Review, Music, Arts

Ziggy Alberts’ Album Reflects On Love and Social Issues


Ziggy Alberts didn’t pick up a guitar until the age of 16. Up until that point, he had only considered becoming a dentist or an engineer. But after his parents gifted him a guitar, the native of Queensland, Australia began busking and developing his skills as a musician, eventually releasing his  2012 EP titled Feels Like Home. Shortly after, he founded his own record label, Commonfolk Records. 

Alberts described his fifth studio album, searching for freedom, to Genius as “an expression of an adventure that I’ve realized will last a lifetime.”  The 12 tracks reflect themes that Alberts has explored in his earlier music. He sings about love, both lost and found, unity, and the environment, all while he continues to develop his sound. 

Of the four singles released in searching for freedom, two contain critiques of society’s response to the environmental crises and messages of unity for healing global divisions. In the first few lines of “together,” Alberts wonders why “We seem to be /  More concerned with our flags / And nationalities / Oh, than we are / With unity or love.” In the second verse, he brings environmental issues to the forefront, singing, “I wonder why / We seem to be / More concerned with selling water to private companies / Oh, than we are / With the health of / The rivers where we’re drinking from.” 

While his lyrics here call upon his home country, the same sentiment can be felt by anyone who listens to his music, especially as debates surrounding climate change and environmental sustainability have become prevalent in recent years. But Alberts gives the song a positive tone in the chorus: “I will stand beside you, won’t let hate reside here / Lock hands together in the crowd … / In hard times, each of us know how / Throw fear aside, regrowth can come along.”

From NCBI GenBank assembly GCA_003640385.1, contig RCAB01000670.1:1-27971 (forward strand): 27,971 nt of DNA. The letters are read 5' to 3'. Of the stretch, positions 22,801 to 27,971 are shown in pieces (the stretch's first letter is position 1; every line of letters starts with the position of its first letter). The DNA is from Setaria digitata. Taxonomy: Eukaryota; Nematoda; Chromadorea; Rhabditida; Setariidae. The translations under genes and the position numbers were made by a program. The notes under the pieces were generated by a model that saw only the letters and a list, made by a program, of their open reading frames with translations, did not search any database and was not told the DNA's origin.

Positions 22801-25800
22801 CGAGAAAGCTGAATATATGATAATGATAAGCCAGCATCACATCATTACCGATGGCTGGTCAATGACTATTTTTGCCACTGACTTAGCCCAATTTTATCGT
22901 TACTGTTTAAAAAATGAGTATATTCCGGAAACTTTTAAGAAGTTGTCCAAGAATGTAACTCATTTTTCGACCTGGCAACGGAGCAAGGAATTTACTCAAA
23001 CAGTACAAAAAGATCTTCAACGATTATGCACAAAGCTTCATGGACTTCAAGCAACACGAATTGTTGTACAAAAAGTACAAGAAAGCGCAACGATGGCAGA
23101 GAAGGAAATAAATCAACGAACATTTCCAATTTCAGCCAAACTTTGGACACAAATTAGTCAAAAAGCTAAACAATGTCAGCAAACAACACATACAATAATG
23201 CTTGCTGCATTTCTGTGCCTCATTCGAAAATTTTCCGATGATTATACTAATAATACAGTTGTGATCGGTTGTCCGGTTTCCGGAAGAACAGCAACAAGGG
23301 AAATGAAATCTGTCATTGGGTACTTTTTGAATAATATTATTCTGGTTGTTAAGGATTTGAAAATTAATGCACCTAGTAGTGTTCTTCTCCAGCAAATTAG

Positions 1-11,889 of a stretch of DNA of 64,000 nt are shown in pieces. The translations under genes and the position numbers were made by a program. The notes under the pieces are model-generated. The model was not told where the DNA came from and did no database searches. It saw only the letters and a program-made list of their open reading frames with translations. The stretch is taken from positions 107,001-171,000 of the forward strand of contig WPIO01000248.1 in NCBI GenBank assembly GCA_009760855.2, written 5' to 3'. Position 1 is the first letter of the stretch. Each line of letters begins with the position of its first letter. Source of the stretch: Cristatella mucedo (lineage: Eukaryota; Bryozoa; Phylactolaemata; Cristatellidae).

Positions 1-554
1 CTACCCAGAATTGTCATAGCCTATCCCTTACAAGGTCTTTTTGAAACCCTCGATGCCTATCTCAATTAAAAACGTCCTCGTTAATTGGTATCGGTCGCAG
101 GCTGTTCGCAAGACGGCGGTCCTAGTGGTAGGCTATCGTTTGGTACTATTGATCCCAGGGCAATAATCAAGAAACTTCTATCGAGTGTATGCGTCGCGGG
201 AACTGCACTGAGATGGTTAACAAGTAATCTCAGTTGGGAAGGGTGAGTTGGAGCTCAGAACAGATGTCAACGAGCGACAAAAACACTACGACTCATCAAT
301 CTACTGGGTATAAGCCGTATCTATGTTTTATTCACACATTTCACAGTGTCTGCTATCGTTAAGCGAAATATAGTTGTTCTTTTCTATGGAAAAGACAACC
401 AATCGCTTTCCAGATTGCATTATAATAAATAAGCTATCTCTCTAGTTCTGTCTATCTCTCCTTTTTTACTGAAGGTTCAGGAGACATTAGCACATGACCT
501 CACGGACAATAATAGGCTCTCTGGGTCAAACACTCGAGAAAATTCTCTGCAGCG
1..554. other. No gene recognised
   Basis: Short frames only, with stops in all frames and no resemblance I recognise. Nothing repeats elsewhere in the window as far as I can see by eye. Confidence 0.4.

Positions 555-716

Alberts’ thoughts on modern society are reflected in “don’t get caught up.” In a few especially salient lines, he notes, “Can you believe that we are still arguing / When we should trust each other more than we trust our screens?” Backed by a single acoustic guitar, Alberts pleads with his audience in the chorus, “Don’t get caught up / Letting the news tear each other apart / Fear’s making money, but doing nothing for us.” It is with authentic lyrics and easy flowing melodies like this that Alberts manages to separate himself from the ever-growing group of independent singer-songwriters.

But, searching for freedom wouldn’t be a real Alberts album without its fair share of sweet and heartfelt love songs—“chocolate” is one such track. With a waltzy feel backed by an electric guitar and minimal production, Alberts croons, “I just want you / And I just want two / I need more time off with you / To turn you on.” Like “chocolate,” “chemistry” finds Alberts completely head over heels for his lover. Paired with acoustic guitar and subtle harmonies, he elucidates the feelings that come with a true, deep love, adding yet another love song to his repertoire.

On the title track, “searching for freedom,” Alberts is on a quest for his own identity. Though somewhat abstract, the chorus summarizes this track well: “Moments to grow / Of places to heal / Of everything everyone’s expecting of me / Searching for freedom / Slowing down time.” Admittedly these are not the most original lyrics, but Alberts sings with such emotion that it’s hard not to connect with the message behind the track. Alberts supports this final track through a simple acoustic guitar progression, a banjo, a ukulele, and even a muted horn section, making “searching for freedom” one of the more comprehensive songs on the album.

While a few tracks on searching for freedom lack unique details that could create a more intimate listening experience, Alberts ultimately delivers exactly what his fans have come to expect. The Australian singer-songwriter successfully captures feelings of love and unity, while keeping the tracks stripped-down and minimally produced, making another fine addition to an already heartfelt and impressive discography.

Photo Courtesy of Commonfolk

March 21, 2021